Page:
Autumn 2017 in London, and Pace Gallery has a small but impressive show of Dubuffet works from the mid to late 1970s on display.
Conventional wisdom, if such a thing exists, says that his early work was the best. Child-like single images - a street with various shops and people, a mound of earth, a man pissing - done in thick brownish oils. Like this one:
And by the time he’d got through the late 1960s phase of abstract stripey red white & blue pictures, the ones that look like Fernand Léger had been employed to design a toothpaste ad campaign that went badly wrong, it was all over, and Dubuffet was just phoning it in.
But no, as the show at Pace demonstrates, despite looking at first glance like a bunch of ‘will this do?’ scrawls on paper collaged onto canvas, Dubuffet’s work from this late-1970s period kicks hard, and repeatedly.
Put simply, they look so now. An angst-inducing barrage of screens, alerts, placeholder graphics and futile human gestures. And everything about their form emphasises this - the eye simply has no chance to rest.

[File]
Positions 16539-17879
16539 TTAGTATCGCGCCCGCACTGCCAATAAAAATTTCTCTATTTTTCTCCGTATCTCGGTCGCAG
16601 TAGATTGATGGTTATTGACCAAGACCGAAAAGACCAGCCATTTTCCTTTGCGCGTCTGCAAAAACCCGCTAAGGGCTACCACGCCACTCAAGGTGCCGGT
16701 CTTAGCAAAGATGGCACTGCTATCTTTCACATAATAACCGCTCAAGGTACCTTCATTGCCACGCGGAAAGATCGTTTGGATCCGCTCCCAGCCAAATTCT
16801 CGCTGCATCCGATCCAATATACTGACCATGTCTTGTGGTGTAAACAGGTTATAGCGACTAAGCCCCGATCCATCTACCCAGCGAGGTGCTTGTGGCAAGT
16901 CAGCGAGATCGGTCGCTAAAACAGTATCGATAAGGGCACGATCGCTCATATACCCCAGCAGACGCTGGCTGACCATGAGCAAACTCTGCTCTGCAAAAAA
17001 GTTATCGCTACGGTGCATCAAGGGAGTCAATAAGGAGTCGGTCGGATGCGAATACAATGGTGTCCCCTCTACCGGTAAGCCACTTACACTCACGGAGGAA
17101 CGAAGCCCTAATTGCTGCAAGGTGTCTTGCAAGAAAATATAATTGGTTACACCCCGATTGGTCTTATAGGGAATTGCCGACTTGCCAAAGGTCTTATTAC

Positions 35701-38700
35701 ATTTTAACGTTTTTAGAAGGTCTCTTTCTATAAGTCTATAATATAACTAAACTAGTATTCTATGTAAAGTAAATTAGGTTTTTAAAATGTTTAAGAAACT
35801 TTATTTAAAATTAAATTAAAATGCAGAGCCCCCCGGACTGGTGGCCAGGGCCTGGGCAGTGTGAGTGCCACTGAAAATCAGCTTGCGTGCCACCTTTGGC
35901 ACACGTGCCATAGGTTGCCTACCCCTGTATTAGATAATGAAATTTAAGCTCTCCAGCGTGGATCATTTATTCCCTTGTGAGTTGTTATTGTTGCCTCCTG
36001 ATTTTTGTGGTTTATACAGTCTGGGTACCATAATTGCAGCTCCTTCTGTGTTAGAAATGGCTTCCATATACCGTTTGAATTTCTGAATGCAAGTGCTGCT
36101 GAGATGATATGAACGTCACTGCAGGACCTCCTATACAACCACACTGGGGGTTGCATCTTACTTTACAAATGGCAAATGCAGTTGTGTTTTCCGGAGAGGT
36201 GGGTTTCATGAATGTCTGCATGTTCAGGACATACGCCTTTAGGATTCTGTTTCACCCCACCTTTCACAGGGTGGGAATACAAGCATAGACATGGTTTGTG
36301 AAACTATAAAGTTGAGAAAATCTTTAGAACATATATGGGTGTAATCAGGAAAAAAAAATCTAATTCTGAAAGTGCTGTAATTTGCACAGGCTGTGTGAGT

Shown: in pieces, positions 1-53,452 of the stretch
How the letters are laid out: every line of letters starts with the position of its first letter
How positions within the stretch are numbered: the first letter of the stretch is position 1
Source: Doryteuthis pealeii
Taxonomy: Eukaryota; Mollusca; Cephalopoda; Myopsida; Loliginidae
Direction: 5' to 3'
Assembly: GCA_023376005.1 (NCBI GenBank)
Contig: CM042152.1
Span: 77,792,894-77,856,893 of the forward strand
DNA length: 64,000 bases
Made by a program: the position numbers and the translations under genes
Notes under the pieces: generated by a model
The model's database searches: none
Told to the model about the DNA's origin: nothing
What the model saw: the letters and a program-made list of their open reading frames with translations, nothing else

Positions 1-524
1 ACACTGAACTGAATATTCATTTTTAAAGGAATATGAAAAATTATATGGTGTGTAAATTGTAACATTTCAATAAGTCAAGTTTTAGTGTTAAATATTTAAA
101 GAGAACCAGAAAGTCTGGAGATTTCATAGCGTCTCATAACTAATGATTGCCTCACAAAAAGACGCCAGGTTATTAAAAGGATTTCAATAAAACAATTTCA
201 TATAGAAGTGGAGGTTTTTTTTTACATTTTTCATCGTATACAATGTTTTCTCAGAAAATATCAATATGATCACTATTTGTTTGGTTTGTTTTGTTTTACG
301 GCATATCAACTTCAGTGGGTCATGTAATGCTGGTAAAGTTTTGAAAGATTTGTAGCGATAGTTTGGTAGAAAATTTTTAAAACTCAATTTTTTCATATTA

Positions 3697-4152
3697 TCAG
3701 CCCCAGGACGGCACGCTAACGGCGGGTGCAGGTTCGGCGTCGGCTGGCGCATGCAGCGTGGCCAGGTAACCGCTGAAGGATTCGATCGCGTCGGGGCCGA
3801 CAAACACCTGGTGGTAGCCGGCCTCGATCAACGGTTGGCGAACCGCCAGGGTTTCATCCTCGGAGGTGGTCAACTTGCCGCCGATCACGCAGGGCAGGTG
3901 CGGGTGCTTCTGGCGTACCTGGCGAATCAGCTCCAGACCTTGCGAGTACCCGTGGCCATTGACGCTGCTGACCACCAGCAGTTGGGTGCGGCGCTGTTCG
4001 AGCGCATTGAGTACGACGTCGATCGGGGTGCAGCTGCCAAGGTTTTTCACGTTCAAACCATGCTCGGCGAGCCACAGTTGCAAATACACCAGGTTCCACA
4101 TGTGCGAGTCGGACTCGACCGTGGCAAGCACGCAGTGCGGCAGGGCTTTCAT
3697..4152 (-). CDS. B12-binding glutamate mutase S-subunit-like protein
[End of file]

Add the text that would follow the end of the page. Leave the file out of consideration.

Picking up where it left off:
Some of these pieces are gigantic - 2 x 4m or so - but also on display are a few much smaller works, which do a similar job with greatly reduced but equally skilful means - the equivalent of going from a William Faulkner novel to a Samuel Beckett short story:
It’s not insignificant that these pieces are from the era of punk. As with that art form, there’s poetry in the prose.
If you’ve not been before, you’ll find Pace London at 6 Burlington Gardens, London W1S 3ET. It’s round the back of the Royal Academy, in what used to be the Museum of Mankind many years ago. And the flooring is lovely.